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'Twenty-four hours of Soccer' Raises Funds for African AIDS Awareness

Walk-in participants welcome at today's event.

Drivers passing Hunnewell Field on Saturday or Sunday may have noticed a large soccer ball-shaped clock on the roadside. This is was the timer clock for the 24 hours of soccer fundraising event to benefit Grassroot Soccer.

"It's an attempt to do some good and have some fun," Peter Diana, the event organizer said. "The fun part's definitely working."

Diana put the event together because of his son's interest in soccer, specifically soccer in Africa. Grassroot Soccer is an organization which focuses on that, and uses it as a way to bring up AIDS and HIV to at-risk children. Every $25 earned pays for one African child's soccer program for a year. 

"I've seen the poverty in Africa, there's a lot to be done. Every little bit has potential to help children." Commented Ian Speers, a sophomore who volunteered as the event's first-aid staff. 

All players kicked off their shoes to run and play games barefoot. The games weren't played for points, but for fun. Teams of three, four or five (depending on player availability), squared off on the three fields marked out for the events.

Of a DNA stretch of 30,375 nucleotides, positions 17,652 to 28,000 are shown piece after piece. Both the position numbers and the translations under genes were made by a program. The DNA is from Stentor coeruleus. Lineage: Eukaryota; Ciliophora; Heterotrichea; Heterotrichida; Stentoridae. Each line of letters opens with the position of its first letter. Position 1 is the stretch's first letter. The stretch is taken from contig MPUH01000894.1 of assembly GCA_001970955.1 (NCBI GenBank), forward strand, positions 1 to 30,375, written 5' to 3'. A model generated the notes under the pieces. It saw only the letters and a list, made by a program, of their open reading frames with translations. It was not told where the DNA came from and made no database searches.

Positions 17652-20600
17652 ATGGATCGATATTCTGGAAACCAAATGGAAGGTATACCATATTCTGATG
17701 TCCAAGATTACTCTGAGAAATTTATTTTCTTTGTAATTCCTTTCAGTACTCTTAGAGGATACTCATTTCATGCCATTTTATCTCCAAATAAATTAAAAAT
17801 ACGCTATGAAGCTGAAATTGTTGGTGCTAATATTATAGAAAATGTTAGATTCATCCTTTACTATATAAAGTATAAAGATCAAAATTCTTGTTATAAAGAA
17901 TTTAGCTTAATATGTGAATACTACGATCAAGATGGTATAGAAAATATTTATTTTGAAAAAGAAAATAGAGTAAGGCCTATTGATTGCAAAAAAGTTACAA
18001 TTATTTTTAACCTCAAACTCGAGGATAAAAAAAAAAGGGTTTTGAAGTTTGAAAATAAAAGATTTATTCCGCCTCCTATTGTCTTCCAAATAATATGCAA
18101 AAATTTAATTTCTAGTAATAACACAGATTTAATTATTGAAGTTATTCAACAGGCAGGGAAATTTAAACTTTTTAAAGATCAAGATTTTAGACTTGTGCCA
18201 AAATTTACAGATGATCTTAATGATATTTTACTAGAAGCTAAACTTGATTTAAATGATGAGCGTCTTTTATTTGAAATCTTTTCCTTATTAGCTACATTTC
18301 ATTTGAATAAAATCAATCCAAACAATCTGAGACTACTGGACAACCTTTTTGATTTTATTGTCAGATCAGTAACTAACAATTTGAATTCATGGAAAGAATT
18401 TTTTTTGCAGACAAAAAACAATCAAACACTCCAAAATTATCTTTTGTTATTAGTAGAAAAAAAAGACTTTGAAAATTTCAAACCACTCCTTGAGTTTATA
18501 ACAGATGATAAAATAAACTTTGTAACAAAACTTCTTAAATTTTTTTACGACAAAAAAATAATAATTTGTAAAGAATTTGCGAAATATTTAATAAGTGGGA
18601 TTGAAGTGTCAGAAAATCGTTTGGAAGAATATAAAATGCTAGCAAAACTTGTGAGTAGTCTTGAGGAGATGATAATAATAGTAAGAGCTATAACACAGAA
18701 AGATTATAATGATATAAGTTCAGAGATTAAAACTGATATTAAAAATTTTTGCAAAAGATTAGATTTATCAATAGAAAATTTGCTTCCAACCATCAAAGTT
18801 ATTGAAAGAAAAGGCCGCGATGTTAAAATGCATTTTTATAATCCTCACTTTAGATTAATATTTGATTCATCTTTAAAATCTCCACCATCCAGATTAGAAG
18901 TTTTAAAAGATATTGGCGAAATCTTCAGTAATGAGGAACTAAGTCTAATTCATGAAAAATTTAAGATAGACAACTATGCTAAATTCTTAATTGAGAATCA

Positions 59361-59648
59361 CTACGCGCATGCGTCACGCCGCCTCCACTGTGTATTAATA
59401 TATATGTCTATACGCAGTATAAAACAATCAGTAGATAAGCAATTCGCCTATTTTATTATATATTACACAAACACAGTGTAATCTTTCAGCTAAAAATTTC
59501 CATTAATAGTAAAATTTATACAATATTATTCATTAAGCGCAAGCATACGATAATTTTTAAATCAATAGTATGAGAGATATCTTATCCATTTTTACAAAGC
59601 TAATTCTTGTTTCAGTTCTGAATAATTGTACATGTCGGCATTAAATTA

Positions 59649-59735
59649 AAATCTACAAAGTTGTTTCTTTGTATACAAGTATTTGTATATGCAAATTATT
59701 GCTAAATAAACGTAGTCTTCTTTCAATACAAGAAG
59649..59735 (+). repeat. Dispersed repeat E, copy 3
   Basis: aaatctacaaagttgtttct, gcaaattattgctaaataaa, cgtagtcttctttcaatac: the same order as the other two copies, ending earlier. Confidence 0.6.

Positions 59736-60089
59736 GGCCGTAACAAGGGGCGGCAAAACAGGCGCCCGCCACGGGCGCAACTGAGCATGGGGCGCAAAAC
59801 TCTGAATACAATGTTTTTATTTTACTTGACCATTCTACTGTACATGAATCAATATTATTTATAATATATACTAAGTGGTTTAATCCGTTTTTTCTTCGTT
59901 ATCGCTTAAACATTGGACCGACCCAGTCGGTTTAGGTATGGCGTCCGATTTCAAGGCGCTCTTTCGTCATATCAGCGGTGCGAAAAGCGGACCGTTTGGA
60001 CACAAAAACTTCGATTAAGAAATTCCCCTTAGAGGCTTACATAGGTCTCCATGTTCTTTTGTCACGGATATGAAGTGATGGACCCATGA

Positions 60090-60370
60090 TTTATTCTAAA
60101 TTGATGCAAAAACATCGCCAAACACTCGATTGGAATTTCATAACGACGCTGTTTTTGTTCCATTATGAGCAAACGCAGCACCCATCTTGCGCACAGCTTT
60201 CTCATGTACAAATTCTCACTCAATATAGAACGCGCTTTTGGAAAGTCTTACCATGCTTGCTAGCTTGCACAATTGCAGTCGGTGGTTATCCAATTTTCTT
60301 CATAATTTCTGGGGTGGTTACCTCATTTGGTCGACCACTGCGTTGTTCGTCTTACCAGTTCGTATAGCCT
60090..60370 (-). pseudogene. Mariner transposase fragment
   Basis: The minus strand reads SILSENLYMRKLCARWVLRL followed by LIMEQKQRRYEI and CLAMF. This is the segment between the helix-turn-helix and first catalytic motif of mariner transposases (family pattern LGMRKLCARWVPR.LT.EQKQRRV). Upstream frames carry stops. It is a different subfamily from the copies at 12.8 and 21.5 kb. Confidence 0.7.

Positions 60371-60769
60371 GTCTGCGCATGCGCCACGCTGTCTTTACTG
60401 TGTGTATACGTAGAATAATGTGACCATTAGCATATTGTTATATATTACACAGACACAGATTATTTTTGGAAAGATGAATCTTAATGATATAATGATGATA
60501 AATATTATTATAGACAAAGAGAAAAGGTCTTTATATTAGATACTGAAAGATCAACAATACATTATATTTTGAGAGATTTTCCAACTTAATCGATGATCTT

In addition to funds raised through players' registration fees, players raised funds outside of Roche Bros., and held a raffle at the event. Raffle prizes included a $50 gift card to Thunder Sports, The Wave - soccer training equipment - and a pair of cleats signed by Boston Breakers' Leslie Osborne. Signed posters of the women's pro player were also available for $10. 

Ramon Tabtiang, a parent, said the event was "a great way for kids to do what they enjoy, think about a global connection, and do it for a good cause. Especially after the World Cup, this makes them think about a larger culture than America."

More than 200 kids, high schoolers, and even some New England Revolution fans who heard about the event through Twitter, registered for first annual soccer-thon. The coordinators also welcomed walk-ins and will continue to do so today. By their estimate, there were between $6,000 and $6,500 raised in registration fees, and about $850 from Roche Bros. fundraising. By their estimates, about 320 kids in Africa will have a year's soccer training. 

The event was originally scheduled to start Friday night and run into Saturday. However, due to concerns about Hurricane Earl's arrival, kick-off was postponed to Saturday. Unfortunately, Revolution midfielder Chris Tierney was unable to attend the new kick-off time because of a game on Saturday night. He planned to visit Sunday morning instead. 

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